Of course, this plan, known as the Arctic Tundra Habitat Emergency Conservation Act, or more commonly the Light Goose Conservation Order (LGCO), faced its share of opposition, evidenced by the two years it took to get approved. It was challenged by the Humane Society and eventually made its way to Congress before being federally mandated in 1999. Batt said the goal of the LGCO was to decrease the light goose population by half in 10 years, thereby decreasing the rate of ecosystem destruction in the process.
This attempt to control the light goose population has a direct impact on some of DU's most significant projects, especially those in regions such as the Mississippi Alluvial Valley, which represents the historic floodplain and valley of the lower Mississippi River, and the Rainwater Basin of Nebraska. Both of these regions are critical for waterfowl habitat. Ninety percent of the mid-continent's white-fronted goose population visits the Rainwater Basin during the months of February, March and April, but due to increased demand for water, wetland degradation from sedimentation and invasive plant species and continued drainage of wetlands, this migration habitat has become increasingly vulnerable.
Hunters making a difference
This is where hunters can step in to save the day. More than a few hunters have been quick to point out the many benefits this overpopulation problem has provided, not the least of which is the chance to "play hero" while getting to hunt after duck season closes. Tyson Keller, an avid light goose hunter, feels that snow goose hunting can be a hunter's most rewarding and exhilarating experience.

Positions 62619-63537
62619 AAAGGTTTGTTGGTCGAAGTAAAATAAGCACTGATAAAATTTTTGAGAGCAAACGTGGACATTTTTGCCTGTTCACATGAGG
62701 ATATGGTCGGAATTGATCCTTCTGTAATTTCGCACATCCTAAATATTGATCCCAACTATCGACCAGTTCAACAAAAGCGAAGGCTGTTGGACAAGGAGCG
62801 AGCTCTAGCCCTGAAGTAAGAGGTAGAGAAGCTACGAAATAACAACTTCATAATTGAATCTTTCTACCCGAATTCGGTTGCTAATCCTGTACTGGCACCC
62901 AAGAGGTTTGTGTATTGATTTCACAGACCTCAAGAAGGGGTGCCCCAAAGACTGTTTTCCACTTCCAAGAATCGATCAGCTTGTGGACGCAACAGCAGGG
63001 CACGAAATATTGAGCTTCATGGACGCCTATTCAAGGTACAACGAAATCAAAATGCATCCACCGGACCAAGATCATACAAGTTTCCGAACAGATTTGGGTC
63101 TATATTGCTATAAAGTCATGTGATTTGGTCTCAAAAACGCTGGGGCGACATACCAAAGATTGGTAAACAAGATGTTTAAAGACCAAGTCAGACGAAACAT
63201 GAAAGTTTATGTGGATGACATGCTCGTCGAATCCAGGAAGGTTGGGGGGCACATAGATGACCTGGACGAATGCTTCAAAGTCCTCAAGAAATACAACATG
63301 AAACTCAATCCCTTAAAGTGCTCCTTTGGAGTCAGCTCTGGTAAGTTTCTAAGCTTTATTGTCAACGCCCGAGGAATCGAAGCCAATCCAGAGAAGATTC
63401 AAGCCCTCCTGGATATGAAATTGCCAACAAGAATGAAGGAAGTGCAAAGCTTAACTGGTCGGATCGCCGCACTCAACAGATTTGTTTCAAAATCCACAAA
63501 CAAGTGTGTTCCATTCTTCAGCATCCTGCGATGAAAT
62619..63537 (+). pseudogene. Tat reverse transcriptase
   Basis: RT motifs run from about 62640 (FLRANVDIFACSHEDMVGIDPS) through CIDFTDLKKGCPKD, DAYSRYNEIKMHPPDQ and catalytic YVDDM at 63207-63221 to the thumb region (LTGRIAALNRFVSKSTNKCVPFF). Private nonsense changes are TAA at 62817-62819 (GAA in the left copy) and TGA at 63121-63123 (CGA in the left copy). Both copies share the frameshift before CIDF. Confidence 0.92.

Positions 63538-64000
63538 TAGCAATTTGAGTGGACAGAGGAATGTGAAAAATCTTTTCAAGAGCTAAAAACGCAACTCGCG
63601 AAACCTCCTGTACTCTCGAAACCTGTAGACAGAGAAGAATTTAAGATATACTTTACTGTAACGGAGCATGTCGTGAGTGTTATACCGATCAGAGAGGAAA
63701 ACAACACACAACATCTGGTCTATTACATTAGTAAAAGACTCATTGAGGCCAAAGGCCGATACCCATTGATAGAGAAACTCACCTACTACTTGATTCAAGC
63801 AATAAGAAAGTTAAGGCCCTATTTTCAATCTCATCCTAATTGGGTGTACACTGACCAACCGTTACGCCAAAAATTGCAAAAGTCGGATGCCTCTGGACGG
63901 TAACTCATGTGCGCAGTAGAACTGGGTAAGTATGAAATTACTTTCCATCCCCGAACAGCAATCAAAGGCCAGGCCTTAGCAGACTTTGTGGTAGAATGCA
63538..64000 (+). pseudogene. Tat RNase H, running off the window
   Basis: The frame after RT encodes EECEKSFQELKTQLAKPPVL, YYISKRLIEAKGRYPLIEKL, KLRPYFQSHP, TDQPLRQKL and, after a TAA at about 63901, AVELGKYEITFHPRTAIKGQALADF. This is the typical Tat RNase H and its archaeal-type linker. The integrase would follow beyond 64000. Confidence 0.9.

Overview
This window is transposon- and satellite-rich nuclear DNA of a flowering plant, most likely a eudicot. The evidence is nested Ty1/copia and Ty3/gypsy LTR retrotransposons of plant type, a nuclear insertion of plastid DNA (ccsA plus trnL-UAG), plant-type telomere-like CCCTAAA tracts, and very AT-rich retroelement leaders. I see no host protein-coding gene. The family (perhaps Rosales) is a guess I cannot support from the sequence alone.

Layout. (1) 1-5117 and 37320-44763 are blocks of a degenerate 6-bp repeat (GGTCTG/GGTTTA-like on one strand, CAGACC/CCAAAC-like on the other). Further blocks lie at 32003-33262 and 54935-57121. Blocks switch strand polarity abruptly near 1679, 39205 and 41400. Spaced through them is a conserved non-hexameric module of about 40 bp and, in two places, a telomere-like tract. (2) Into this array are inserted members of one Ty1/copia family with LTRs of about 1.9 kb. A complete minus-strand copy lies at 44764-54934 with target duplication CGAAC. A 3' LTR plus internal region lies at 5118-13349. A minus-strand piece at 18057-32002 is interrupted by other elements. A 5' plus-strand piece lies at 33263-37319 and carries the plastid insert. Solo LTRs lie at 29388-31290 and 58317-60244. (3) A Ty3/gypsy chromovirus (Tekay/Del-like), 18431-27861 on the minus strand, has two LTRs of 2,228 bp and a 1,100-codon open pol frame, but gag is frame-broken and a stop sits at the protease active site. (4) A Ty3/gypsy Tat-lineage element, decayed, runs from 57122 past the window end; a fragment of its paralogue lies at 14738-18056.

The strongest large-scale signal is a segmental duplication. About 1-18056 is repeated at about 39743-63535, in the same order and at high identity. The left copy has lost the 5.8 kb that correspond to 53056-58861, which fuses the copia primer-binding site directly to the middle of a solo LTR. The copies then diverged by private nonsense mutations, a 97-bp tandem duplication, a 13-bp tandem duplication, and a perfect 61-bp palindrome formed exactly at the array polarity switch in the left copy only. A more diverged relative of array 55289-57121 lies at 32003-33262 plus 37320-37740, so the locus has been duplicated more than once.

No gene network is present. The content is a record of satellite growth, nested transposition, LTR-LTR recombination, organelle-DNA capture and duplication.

"If hunters take some time to prepare for the LGCO, they will not only see amazing sights, they will also do their part in helping reduce an overpopulated flock to promote snow goose health," said Keller. "Snows are hunted from September through May across all latitudes and longitudes of Canada and the United States. Any species that is chased and hunted for that amount of time across a massive flyway range will naturally become very smart and conditioned. Having the opportunity to observe and hunt a species like snows can be a great success or a very humbling experience. The way I look at it, if you can fool a flock of snows, you have accomplished something. Also, having the opportunity to see the massive flocks at peak migration is truly a spectacle and can only be described as amazing.'"
Other hunters have echoed Keller's enthusiasm for taking advantage of the LGCO. Martin Hesby, an Avery pro-staffer in Brooking, S.D., and an avid snow goose hunter since 1987, said the spectacle of snow goose hunting makes it more than worth the extreme effort and planning it often requires.
"Snow goose hunting tests the knowledge and skill of the hunter like no other form of waterfowl hunting I have ever experienced," said Hesby. "This challenge draws me to the bird, and because snow geese are very adaptive and seem to get smarter and smarter every year, a hunter needs to evolve and always be working to stay one step ahead of the game from season to season."